Brussels — The European Union announced the list of Russian banks expelled from SWIFT, the high-security system that allows financial transactions and underpins the global economy.
The final list targets seven banks considered to have close links with the regime of President Vladimir Putin and are seen as complicit, either directly or indirectly, in financing the war.
The exempted banks handle most of the gas and oil exports payments. Around 40% of the gas consumed by the bloc comes from Russia.
It shows that while EU unity has been consistently strong throughout the crisis, it still bumps into limits when faced with the crucial question of energy supplies.
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The expelled institutions are VTB Bank, Bank Otkritie, Novikombank, Promsvyazbank, Rossiya Bank, Sovcombank, and VEB, Russia’s development bank.
The member states unanimously adopted the list on Wednesday and will enter into force in 10 days to allow SWIFT and EU businesses to adapt to the measures.
“Today’s decision to disconnect key Russian banks from the SWIFT network will send yet another unambiguous signal to Putin and the Kremlin,” said European Commission President Ursula von der Leyen in a statement.
Since SWIFT is a Belgium-based company subject to EU law, the sanctions mean the seven banks cannot use the system; to send payment messages to any other bank or institution connected to SWIFT anywhere in the world.
SWIFT connects over 11,000 financial institutions in 200 and more counties and territories. It transmits 42 million messages daily, facilitating international businesses.
Although SWIFT is the leading intermediary for financial transactions, it is not the only one.
Alternatives to SWIFT include Russia’s SPFS, China’s CIPS, India’s SFMS, and other basic methods such as tax and phone messages, which are time-consuming and pose security risks.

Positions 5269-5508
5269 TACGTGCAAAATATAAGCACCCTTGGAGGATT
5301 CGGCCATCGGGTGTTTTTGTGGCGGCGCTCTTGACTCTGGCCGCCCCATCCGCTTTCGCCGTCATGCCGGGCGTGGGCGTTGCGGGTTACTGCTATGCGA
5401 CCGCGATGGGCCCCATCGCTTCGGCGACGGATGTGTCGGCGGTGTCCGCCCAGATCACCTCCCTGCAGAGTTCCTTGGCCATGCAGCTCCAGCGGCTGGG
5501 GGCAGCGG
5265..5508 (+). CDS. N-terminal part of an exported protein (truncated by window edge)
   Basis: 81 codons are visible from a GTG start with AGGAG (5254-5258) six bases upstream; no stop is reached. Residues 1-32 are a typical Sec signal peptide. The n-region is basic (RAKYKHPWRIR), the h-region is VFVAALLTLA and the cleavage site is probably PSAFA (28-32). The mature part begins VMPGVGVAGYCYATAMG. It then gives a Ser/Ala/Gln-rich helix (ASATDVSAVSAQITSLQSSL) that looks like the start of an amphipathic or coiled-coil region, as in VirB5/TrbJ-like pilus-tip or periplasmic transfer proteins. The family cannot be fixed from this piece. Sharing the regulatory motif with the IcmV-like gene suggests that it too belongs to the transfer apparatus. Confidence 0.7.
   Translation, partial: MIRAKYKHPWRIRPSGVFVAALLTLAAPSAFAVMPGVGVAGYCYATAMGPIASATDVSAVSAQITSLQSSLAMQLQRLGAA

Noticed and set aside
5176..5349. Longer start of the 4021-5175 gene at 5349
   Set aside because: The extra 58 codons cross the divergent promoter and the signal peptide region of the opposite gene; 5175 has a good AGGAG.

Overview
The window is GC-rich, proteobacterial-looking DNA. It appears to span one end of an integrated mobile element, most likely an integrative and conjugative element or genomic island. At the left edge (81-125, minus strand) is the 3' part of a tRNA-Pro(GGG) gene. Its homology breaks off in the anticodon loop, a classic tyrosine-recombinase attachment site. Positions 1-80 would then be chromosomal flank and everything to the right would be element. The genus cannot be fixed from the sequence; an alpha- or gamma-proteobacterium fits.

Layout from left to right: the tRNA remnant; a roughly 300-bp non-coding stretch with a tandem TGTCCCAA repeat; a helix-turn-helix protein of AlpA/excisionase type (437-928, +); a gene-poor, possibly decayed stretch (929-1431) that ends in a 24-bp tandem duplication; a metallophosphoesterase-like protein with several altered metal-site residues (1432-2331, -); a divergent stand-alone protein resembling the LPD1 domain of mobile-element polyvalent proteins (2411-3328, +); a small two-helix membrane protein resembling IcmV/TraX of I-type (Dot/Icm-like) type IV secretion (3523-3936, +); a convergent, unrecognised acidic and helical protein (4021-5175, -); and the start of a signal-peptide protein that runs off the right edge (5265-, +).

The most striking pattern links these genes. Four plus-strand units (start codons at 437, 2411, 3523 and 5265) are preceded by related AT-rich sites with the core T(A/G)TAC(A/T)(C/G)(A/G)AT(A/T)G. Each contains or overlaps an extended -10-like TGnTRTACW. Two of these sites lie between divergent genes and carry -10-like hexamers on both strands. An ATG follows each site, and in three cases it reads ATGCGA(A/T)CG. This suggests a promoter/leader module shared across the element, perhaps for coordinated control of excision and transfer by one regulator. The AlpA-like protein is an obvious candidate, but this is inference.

About 50% of Russia’s banks rely on SPFS and other bilateral instruments.
Over half of the EU member states wanted to expel Sberbank and Gazprombank from the electronic system. Still, some capitals expressed their concern.
The selection was a compromise and in coordination with the United States and the United Kingdom. The blocklist will be expanded “at short notice” if the situation in Ukraine further deteriorates, the Commission noted.
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A senior EU official explained the SWIFT ban was an all-or-nothing question: the EU cannot ask the system to ban certain financial transactions while sparing others, such as those involving gas exports. The bank is either expelled or allowed inside SWIFT.
For the time being, EU member states can continue buying Russian gas. The sector represents a third of Russia’s federal budget revenue.
The war is already putting pressure on the gas market; prices are back above the threshold of €100 megawatt per hour at the Dutch Title Transfer Facility, Europe’s leading benchmark.
While extremely high, the price tag does not come off as a surprise for member states; which have been dealing with a persisting power crunch since late summer, well before tensions at the Ukraine border began to ratchet up.
Russian banks and their clients will first feel the effects of the SWIFT switch-off as the ruble’s value plummeted to an all-time low; borrowing costs have skyrocketed, and the stock market remains closed to avoid a total meltdown.
At the same time, Russian citizens are queuing in front of ATMs in a desperate attempt; to retrieve their savings before they are frozen or vanish, as the threat of hyperinflation looms large.
The measures will hit the EU’s economy and trade flows but will take a longer time to take effect.
Russia is EU’s fifth-largest trade partner with a total of €174.3 billion. Exempting the energy payments at the two banks will help cushion the impact for EU member states.
The SWIFT ban comes along with a lengthy series of financial sanctions aimed at crippling the Russian war machine.
Other measures taken include:
- Freezing Russian foreign reserves.
- Cutting Russian access to the EU’s capital markets.
- A prohibition against providing euro banknotes.
The sanctions, the Commission says, will affect 70% and 80% of the Russian banking system.